HOW TO GET TO KORCULA
From overseas? The nearest airports are Dubrovnik and Split. To find a cheap flight from your nearest airport, click here.
From within Croatia? It is easy to get to Korcula by either bus or ferry from both Dubrovnik and Split. As an island without road access to the mainland, you will need to get a ferry over. The buses are the cheapest method, and they include a car ferry where you will get the chance to stretch your legs. Check Bus Croatia for buses, and Jadrolinija for ferry timetables. It is also fairly easy to get to Korcula from most other places on the Dalmatian Coast.
By car? Renting a car is not advised in Korcula. The old town is traffic free, and parking can be an issue. Unless you are desperate to get to the furthest possible corners of the island, it isn’t worth it. However, to get a good price for car rental, check here.
WHERE TO STAY IN KORCULA
Luxury? Hotel Korsal is a romantic place to stay overlooking the sea, and next to a public beach. It is close to the port, ideal for those arriving by ferry. Well worth splurging for the sea view rooms. Book here.
Mid-range? House Dijana is an exceptionally charming B&B in the heart of the old town. The relaxing stone patio area is perfect for chilling out when not exploring the area. Book here.
Budget? Ante’s House is situated on the hill, with unbelievable coastal views. The outdoor terrace is a place you could while away several hours easily. The owner, Ante, is extremely friendly, and often greets guests with a glass of wine from his own winery. Book here.
Cheaper and more authentic? Try Airbnb, where you can find some unusual and fantastic homestays in more traditional surroundings. Click our special link to receive £25 off your first stay!
Free? Couchsurfing is a vibrant community of over 14 million world travellers, who host others on their travels.
WHERE TO EAT IN KORCULA
Dalmatian food deserves its own post, so stay tuned. However, we recommend sticking with the traditional local restaurants whilst in Korcula.
Special occasion? Fillipi Restaurant offers a gourmet touch to traditional Dalmatian dishes. The breathtaking sea views will make dining here an occasion to remember.
Mid-range? Aterina is a great choice for fresh fish dishes, with its seaside location making you feel that they have cooked it directly from the sea! Don’t miss the posip wine. Posip is a light bodied dry white wine which can only be found on Korcula.
Cheap and cheerful? Fish ‘n’ Go is the Korcula take on the fish and chip shop. It is a casual place with outdoor seats, and offers decent food. It isn’t cheap by western standards, but Korcula is lacking in good budget options. Our cheapest meal came from sharing a pizza at Pizzeria Leut, ideally situated in the Old Town.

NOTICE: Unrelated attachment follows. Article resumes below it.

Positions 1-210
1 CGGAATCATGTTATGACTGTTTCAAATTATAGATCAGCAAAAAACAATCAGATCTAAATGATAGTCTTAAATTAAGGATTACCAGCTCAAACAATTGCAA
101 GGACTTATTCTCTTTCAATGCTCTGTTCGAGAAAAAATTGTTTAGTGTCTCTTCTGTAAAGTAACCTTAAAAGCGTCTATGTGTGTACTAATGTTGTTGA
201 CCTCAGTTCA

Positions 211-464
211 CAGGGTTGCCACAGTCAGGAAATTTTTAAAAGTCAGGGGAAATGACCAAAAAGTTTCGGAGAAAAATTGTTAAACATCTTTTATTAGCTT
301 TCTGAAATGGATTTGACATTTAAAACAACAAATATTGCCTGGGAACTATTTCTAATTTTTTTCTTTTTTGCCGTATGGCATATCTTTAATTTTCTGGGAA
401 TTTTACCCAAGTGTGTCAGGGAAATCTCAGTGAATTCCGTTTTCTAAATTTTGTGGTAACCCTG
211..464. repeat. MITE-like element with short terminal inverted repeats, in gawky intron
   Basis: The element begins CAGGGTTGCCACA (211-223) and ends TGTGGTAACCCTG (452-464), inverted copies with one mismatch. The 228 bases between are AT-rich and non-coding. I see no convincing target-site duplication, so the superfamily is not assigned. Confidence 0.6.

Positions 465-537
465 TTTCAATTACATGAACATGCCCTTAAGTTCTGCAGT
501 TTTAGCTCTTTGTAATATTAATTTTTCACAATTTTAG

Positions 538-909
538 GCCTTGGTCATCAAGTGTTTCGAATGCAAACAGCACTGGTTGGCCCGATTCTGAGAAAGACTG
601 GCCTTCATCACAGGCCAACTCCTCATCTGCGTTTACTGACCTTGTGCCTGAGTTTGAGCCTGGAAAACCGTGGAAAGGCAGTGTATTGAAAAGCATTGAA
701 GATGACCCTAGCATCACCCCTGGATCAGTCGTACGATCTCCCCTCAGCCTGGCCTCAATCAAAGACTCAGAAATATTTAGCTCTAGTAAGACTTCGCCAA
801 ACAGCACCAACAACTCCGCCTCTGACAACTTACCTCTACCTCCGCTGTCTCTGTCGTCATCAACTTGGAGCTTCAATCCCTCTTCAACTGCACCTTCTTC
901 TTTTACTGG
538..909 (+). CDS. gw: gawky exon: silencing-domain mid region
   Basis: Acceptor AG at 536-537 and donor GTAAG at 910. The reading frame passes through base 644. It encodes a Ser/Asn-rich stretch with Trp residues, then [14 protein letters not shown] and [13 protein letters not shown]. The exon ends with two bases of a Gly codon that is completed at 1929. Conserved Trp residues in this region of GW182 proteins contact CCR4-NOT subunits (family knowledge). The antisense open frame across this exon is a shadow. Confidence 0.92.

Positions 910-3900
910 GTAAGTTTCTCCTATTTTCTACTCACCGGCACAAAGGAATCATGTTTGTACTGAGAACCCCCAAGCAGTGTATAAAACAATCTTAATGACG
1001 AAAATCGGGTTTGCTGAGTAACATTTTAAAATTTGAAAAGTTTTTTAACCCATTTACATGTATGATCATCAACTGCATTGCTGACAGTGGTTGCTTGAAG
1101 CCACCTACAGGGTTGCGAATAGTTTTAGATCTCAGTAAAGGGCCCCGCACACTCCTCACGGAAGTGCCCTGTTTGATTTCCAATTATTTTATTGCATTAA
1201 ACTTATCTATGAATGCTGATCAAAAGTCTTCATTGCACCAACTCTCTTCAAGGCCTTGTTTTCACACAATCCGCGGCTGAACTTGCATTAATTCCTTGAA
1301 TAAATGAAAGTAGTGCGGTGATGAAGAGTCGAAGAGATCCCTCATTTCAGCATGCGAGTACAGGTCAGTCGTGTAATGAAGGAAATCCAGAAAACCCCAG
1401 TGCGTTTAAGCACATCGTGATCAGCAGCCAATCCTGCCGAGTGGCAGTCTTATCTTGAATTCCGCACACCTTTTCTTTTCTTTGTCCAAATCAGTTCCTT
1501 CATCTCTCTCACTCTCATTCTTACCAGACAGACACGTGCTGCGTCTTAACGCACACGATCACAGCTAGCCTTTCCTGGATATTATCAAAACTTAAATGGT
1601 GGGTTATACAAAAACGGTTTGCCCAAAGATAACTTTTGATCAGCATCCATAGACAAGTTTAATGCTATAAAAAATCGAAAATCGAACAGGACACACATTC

OTHER TIPS FOR YOUR VISIT TO KORCULA
How to pronounce Korcula? Korr-chu-la
English is spoken very widely on Korcula. You won’t have any trouble communicating. However, it is always worth downloading Google Translate just in case!
It is best to climb the tower of St Mark’s Cathedral early in the morning. The views will be better, and the lack of space makes this one you want to see without the crowds.
Korcula is a very walkable town. Most of its main attractions are within easy walking distance of each other. In fact, many of them are based right around the main square!
If you like Baroque music, time your visit for early September to catch the Korkyra Baroque Festival.
The best months to visit are June and September. The months in the middle can be crowded and too hot. If you visit out-of-season, be prepared for poor transportation options to get to the island from elsewhere.
Don’t forget your camera. Korcula is an immensely photogenic place.
There is a Konzum supermarket near to the Land Gate. Konzum is one of Croatia’s top supermarkets, and they will sell everything you need to prepare a meal, or for lunch supplies.
There are very few fast food options on Korcula. If you are on an ultra-tight budget and staying for a number of days, you may want to look for accommodation with cooking facilities.
Don’t be afraid of getting lost. The town is so small that you would find this extremely difficult. Yet, there are many cute side streets that are begging to be explored.
The town can be easily seen in one day. However, it has the sort of peaceful atmosphere that will make you want to linger for longer. Factor this into your plans if they are inflexible, and don’t base your decision on attractions alone.
If you wish to see more of the island than Korcula Town, you can rent a bike in the old town. There are plenty of beaches for sunbathing, and you can also snorkel. Kayak hire is available from the beach on the west side of the old town.
It is easy to get a ferry to another destination on the Dalmatian coastline from Korcula. Try Dubrovnik, Hvar, or Split. The islands of Mljet and Orebic are also good options.